As you are probably already aware by the time you've reached this sentence, I've changed the recommendations to include a short description of the items I'm recommending. I'd also like to point out the positive comments I've received, thanks to those who have posted, and thanks for correcting my post, which since reading the comment has been fixed. For today's entry I think I'll discuss a politcal/social issue. To give you an idea of what to expect, I fall somewhere left of center on the political spectrum. I support a woman's right to choose, I support gay rights, mostly, I don't support the coddling of criminals, in any way, I believe in capital punishment, I believe in the separation of Church and state, I support the teaching of evolution in schools, and I support the Patriot Act. But, the one issue that means the most to me, is censorship. I hate censorship in almost all forms. The first amendment is the first, because it is the most important and it is the backbone of our rights as citizens of the United States. We may pray how we want, we may protest how we want and most importantly, we may say what we want. I don't believe that the government should have just such a large role in censoring content in movies, on television, on the radio, in public, etc. I believe it should be at the discretion of the one at the helm of releasing the messages in question. One instance pops to mind: several months back, ABC had plans of airing Steven Spielberg's critically acclaimed masterpiece, Saving Private Ryan. Since it's release in 1998, this movie has made millions and millions off of its theatrical run and home video sales. At the end of 1998, it made top 10 lists and won major industry awards, including Oscars. The film was noted for its life-like, gritty depiction of the Invasion of Normandy and other World War II happenings. So the networks should be begging to show this film in order to get great ratings, right? Some did. The ABC affiliates in the great Northeast, including Boston and my own WABC in New York went right ahead showing the film, uncensored. However, a few dozen ABC affiliates in states that hate the First Amendment like we Northeasterners hate the Second pulled this epic masterpiece of a film and put on repeats of some ABC sitcoms. It was a shameful move indeed. Those people who voiced thier opinion to ABC, letting the network know that they believed it inappropriate to show don't need to watch it, nor do their innocent children, unaware of what violence or sex looks like, (yeah alright) who would obviously be disturbed and shaken, need to watch it. Every R-rated moment of Saving Private Ryan is there to show World War II as it happened, blood, swearing, everything. The graphic elements of the film are not thrown in there to appeal to gore-hungry pre-teens in the way sexually explicit elements are thrown in to pornography and low quality teen sex comedies, both of which exploit their audiences hankering for these elements to make a few bucks (although I believe even two much censoring of these genres, bordering on pure smut, exists; someone did create this so-called smut and is proud of it and that person has a first amendment right to freedom of speech as well). But, when sex, violence and profanity are used to convey a message in a piece of art, such as a film realistically depicting events that are commemorated in multiple national holidays every year, the use of censoring is absolutely out of the question. Then again, I suppose when your nearest neighbor, your side of the Mississippi that is, is a 3 hour tractor ride away, you've got some time to complain about the art appearing on your television. Now that I'm through with that half, you're probably wondering, well why do you mention Walmart in the title of the post? Well, Walmart, when they aren't keeping wages as low as they law allows, giving legal citizens' jobs to illegals and running every family run establishment in the country out of business, violates millions of people's first amendment right every single day. As America's largest DVD retailer, the policies Walmart has in place regarding DVD sales has quite an effect on the industry. Not to mention, Walmart does not sell one single CD that carries a parental advisory warning, unless every four letter word beginning with F, S, D, H, Z and Q is removed from the album. However, people tend to overlook these outrageous policies as the prices are so damn cheap. Sally Bob in Kansas only has to pay 10 bucks for her Rascal Flatts album because her neighbor (although living rather far away from eachother), Billy Jake, only gets payed $5.15 and hour, before taxes. Part of Walmart's unconstitutional policy does spawn from their huge presence in America's (long live the Confederacy) Heartland, where their evangelical customers demand that every breast, buttocks and f-word be removed from the media that they will be purchasing, or if not removed, made unavailable for purchase to people who should, due to other age restrictions, be able to purchase. This is where my beef with Walmart comes in. While still a naive citizen (aka unaware of Walmart's policies), I attempted to purchase an R-rated DVD. As I scanned the item through the SELF check-out lane, the Walmart employee who had been aiding all the customers at the SELF check-out lanes came over and asked for my ID that proved that I was 18 years of age. 18? Why I can go buy a movie theater ticket for an NC-17 rated movie. That would be the rating one notch above R, however, Walmart won't let me purchase an R rated DVD. Not to mention, I was attempting to purchase American Splendor, another critically acclaimed, Oscar nominated feature, one of the mildest R-rated films I've ever seen. Of course, Walmart has no way of discerning between a mild or a hardcore R-rated movie, but as a 17 year-old member of society, I'm of the age to buy R-rated materials. So due to my lack of ID, I handed over the American Splendor DVD to the employee like I was trying to steal it, I made my final purchase at Walmart for the forseeable future and drove myself to see three R-rated movies and 5 NC-17 rated movies at the nearest cinema (not really, but because of my age, I would have had absolutely no trouble doing so). Well, I hope that you all now love your First Amendment rights and plan to use them as often as possible in the near future and will at least feel a slight pain in your heart for supporting such practices. Don't let yourself or those around you to be censored, especially in the name of art.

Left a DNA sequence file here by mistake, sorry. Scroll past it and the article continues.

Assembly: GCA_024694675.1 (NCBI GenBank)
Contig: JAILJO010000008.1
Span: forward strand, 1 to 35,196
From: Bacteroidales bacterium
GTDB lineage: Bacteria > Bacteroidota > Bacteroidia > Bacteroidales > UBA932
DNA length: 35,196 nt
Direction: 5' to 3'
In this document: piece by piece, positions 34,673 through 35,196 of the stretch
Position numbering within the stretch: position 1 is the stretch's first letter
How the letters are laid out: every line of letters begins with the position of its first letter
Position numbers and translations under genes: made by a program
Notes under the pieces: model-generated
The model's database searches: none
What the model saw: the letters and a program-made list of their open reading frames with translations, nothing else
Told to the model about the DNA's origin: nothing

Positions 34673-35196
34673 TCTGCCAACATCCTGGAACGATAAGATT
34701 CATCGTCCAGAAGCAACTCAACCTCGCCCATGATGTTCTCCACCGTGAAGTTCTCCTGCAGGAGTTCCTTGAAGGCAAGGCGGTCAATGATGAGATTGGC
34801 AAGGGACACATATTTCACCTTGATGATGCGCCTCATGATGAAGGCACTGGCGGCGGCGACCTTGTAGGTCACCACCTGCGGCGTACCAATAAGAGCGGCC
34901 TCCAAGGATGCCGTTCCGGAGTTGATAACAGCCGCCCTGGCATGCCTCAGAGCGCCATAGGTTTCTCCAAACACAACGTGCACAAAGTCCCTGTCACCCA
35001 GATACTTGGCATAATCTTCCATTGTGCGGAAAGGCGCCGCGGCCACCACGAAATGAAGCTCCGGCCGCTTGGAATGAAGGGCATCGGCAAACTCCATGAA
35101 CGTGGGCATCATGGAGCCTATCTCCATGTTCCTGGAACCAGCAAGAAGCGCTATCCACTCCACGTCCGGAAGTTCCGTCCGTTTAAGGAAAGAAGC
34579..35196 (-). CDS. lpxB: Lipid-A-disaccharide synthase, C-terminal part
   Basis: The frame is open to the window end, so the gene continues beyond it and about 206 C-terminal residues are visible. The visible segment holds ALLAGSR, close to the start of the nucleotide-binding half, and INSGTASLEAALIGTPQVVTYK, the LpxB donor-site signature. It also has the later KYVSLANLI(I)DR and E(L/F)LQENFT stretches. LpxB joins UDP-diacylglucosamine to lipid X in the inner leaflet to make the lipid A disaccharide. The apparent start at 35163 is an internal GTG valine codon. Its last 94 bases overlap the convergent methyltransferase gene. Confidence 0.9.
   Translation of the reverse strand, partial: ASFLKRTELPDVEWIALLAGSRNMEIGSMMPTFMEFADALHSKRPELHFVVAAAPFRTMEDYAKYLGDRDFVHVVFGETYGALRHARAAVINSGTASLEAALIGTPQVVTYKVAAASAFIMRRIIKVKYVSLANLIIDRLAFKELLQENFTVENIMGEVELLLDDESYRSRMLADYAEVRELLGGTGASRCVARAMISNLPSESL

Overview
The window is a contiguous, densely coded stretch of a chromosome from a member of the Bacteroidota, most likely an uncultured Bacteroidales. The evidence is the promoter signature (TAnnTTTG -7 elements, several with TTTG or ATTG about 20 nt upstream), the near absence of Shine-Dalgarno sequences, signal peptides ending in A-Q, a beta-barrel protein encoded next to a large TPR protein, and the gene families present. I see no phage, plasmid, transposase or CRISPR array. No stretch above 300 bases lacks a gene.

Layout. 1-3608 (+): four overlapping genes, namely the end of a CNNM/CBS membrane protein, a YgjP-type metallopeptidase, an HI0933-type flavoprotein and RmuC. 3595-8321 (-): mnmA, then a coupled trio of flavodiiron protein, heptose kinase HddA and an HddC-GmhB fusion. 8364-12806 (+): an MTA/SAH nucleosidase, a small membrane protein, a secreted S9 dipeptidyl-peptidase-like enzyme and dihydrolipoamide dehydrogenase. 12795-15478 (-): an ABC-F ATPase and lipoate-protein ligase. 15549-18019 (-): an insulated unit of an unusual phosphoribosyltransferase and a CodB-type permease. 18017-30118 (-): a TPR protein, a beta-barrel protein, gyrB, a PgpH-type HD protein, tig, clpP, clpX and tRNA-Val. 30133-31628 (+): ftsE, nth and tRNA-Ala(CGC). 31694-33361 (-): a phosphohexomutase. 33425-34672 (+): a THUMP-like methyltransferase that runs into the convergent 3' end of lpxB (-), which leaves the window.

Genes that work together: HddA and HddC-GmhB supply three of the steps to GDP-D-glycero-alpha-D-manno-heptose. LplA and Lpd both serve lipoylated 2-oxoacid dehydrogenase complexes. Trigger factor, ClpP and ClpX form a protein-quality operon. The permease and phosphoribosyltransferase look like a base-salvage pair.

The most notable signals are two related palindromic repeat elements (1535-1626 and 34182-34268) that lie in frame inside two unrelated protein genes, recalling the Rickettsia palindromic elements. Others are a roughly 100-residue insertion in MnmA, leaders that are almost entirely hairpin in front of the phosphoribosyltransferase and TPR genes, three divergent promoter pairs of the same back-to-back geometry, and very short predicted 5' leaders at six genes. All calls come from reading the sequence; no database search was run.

03 June, 2005